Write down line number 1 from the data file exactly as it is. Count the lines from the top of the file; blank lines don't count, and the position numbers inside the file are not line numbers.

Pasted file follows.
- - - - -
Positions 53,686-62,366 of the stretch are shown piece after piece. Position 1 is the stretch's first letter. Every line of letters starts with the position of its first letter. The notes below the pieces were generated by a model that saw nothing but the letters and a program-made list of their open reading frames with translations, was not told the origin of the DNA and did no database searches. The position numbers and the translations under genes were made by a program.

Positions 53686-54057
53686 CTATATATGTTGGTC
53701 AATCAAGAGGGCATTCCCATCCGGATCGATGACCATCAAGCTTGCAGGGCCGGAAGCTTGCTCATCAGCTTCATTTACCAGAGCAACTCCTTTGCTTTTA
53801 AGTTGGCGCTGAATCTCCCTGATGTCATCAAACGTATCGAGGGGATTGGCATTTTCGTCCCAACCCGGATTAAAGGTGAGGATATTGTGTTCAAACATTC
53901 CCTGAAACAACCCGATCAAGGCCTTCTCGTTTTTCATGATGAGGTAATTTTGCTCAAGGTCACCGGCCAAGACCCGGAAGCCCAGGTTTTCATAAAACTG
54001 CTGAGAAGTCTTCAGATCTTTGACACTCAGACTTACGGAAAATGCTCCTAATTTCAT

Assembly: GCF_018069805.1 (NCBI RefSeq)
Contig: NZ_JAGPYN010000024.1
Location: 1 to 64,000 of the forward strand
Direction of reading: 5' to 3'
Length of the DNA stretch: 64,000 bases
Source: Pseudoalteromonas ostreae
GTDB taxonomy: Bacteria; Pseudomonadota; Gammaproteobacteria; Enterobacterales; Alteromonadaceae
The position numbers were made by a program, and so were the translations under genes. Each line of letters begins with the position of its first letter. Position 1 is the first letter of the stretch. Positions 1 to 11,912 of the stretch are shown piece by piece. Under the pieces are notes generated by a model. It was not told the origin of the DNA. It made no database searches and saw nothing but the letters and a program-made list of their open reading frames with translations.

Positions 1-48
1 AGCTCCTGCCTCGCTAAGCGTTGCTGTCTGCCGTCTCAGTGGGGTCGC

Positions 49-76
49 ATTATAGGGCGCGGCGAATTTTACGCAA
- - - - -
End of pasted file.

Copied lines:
Positions 53,686-62,366 of the stretch are shown piece after piece. Position 1 is the stretch's first letter. Every line of letters starts with the position of its first letter. The notes below the pieces were generated by a model that saw nothing but the letters and a program-made list of their open reading frames with translations, was not told the origin of the DNA and did no database searches. The position numbers and the translations under genes were made by a program.